In a brief AGM update Barratt has confirmed Q1 2019 has started well.
Net private reservations per outlet per week remained broadly flat at 0.72 (2018: 0.74). While only 53 new developments were launched -below the 62 for the same period last year, total forward sales to October stand at 12,903 units, worth £3.1bn (Oct 2017: £2.8bn).
The shares were broadly unmoved on the news.
Political and economic uncertainty is a worry for the sector, but Barratt's plans to extend its capital returns plan into 2019 and a surge in land purchases suggests it thinks the current housing boom has further to run.
The sector has plenty of tailwinds. Interest rates look set to stay low by historical standards, supporting mortgage affordability. Meanwhile the UK's ongoing housing shortage continues to stoke the fires of demand for new builds.
Supportive government schemes, such as the Lifetime ISA, Help to Buy and stamp duty tax breaks, are geared towards new builds and first time buyers, providing an added boost to the builders.
While these are all macro tailwinds, it'd be unfair to say all of Barratt's recent success has been down to being in the right place, at the right time. Operational performance has been good, and client satisfaction remains high.
However, there's no getting away from the fact wider economic conditions set the tone, and these Goldilocks conditions could change at short notice.
Barratt seems to have learnt its lessons from the financial crisis, albeit the hard way. The balance sheet is net cash before accounting for land creditors, which are falling, meaning the group is far better prepared for any downturn than it has been in the past.
Given that extra resilience, a prospective yield of 8.5% is clearly attractive. But investors should bear in mind that a large chunk of the payout is due to special dividends. No dividend is guaranteed, but specials are particularly flaky.
The shares trade on 1.1 times book value, our preferred valuation method for capital intensive industries like housebuilding. That's well above the longer-term average of more like 0.88.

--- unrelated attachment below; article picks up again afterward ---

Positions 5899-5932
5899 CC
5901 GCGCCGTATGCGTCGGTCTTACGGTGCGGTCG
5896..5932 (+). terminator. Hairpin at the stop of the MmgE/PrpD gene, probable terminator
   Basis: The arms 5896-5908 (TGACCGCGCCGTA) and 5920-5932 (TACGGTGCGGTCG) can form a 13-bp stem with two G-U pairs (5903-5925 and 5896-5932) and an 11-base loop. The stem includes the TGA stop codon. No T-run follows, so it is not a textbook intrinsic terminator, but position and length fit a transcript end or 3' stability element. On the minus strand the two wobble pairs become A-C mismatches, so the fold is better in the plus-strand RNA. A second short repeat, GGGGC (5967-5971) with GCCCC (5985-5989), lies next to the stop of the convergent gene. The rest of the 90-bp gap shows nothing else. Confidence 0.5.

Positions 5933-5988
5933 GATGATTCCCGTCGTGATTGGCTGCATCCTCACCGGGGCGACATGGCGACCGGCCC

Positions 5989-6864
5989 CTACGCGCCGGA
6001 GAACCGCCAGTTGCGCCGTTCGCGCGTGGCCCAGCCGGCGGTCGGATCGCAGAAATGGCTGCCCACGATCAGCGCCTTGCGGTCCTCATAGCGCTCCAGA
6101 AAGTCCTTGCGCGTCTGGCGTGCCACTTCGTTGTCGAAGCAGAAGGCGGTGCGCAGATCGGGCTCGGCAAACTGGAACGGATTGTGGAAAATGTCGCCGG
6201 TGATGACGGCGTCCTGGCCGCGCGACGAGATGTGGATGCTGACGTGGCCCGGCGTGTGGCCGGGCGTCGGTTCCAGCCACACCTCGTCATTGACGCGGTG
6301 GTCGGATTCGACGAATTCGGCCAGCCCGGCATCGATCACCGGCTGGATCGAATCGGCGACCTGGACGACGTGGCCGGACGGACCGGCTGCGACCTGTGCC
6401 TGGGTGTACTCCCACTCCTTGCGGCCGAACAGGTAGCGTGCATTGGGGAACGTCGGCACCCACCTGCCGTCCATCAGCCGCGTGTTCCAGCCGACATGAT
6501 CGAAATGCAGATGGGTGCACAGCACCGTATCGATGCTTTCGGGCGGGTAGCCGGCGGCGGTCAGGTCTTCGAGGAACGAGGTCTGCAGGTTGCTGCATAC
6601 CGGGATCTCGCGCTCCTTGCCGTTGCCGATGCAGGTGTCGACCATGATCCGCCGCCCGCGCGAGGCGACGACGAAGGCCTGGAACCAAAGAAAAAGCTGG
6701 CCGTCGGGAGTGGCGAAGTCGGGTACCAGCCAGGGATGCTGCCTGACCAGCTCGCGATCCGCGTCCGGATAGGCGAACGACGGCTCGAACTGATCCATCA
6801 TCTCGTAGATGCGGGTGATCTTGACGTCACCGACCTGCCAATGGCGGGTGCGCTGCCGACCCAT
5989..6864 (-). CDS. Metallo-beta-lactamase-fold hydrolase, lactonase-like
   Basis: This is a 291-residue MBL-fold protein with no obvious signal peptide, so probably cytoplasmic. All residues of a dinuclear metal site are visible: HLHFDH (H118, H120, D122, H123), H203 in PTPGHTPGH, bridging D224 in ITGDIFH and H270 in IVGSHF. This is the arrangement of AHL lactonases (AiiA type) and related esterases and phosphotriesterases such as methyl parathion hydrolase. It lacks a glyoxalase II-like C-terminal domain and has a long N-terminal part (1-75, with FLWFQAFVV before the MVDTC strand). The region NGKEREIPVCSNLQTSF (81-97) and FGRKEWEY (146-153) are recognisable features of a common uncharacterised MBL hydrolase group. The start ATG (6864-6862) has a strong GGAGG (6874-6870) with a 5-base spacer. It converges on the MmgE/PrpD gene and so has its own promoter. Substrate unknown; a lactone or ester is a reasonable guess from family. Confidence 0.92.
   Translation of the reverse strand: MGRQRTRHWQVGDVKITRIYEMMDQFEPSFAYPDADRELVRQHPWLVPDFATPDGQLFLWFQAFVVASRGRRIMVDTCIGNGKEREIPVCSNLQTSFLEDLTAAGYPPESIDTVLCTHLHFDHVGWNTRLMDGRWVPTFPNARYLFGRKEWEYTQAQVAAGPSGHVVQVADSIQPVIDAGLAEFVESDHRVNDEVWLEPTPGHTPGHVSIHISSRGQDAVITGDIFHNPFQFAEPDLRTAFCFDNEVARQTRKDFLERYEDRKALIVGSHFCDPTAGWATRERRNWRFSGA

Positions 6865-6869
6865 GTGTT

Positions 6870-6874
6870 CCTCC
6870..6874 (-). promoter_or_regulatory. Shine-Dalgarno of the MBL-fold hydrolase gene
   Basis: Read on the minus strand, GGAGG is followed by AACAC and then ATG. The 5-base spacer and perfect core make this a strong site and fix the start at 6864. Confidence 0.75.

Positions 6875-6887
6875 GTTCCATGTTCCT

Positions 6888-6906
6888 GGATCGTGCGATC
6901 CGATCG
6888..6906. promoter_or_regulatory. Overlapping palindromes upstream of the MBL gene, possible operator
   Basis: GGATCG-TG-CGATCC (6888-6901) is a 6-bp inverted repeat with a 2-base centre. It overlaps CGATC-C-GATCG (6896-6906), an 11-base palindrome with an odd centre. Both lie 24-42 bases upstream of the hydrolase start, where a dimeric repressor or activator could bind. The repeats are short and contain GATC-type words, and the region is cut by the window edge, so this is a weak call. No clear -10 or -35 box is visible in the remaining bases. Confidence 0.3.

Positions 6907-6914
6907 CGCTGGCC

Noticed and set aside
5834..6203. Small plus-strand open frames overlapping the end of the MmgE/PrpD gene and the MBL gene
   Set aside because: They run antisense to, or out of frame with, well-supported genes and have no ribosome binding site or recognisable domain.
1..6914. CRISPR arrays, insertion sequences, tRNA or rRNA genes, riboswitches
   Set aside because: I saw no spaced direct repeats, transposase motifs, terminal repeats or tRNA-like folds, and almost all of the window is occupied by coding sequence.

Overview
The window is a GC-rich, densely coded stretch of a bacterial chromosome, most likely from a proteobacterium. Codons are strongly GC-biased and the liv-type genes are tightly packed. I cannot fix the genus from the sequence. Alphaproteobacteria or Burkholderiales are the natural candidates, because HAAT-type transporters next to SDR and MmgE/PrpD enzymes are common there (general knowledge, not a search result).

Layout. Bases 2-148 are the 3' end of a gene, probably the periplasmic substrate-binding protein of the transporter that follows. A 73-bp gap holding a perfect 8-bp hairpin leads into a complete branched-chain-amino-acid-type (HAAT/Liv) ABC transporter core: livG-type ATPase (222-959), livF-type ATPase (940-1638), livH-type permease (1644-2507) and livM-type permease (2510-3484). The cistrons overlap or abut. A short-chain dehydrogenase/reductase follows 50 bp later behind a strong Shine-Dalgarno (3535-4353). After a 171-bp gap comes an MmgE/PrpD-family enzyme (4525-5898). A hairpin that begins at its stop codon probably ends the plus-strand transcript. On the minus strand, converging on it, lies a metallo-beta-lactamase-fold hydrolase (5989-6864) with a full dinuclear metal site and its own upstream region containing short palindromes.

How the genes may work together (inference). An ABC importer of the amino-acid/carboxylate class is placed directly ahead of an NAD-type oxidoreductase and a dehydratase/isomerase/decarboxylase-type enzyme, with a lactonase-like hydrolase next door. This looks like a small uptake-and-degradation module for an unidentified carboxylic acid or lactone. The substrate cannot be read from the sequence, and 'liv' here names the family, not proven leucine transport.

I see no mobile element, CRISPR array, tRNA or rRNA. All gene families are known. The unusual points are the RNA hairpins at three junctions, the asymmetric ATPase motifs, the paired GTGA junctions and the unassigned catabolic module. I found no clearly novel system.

Full year results (5 September 2018)
Full year results showed revenue rising 4.8% to £4.9bn, as total housing completions of 17,579 rose 1.1% on last year, the highest number of completions in a decade. The average sales price increased 5% to £288,900 - boosted by some house price inflation, but also an increase in completions in central London.
Profit before tax rose 9.2% to £835.5m, with operating margins rising 0.5 percentage points to 17.7%.
Margin improvements were driven by increased efficiency, partly thanks to the launch of more efficient housing types. Changes in mix and the development of land from the group's strategic land bank also supported margin gains.
The group has set itself new targets of a minimum 23% gross margin on land acquisitions, volume growth of 3-5% and a minimum 25% ROCE.
The group is looking to return £175m to shareholders in both November 2018 and November 2019.
From 2019, returns to shareholders won't necessarily be delivered as a special dividend payment. Depending on market conditions, Barratt might instead execute a share buyback.
The group purchased £933.9m of land in the year, equating to 20,951 plots. Barratt finished the year with net cash of £791.3m in the bank, although this doesn't include a significant amount of land owed to land creditors.
The final ordinary dividend of 17.9p per share rose 4.7% on last year, and the special dividend was unchanged at 17.3p.
Unless otherwise stated estimates, including prospective yields, are a consensus of analyst forecasts provided by Thomson Reuters. These estimates are not a reliable indicator of future performance. Yields are variable and not guaranteed. Investments rise and fall in value so investors could make a loss.
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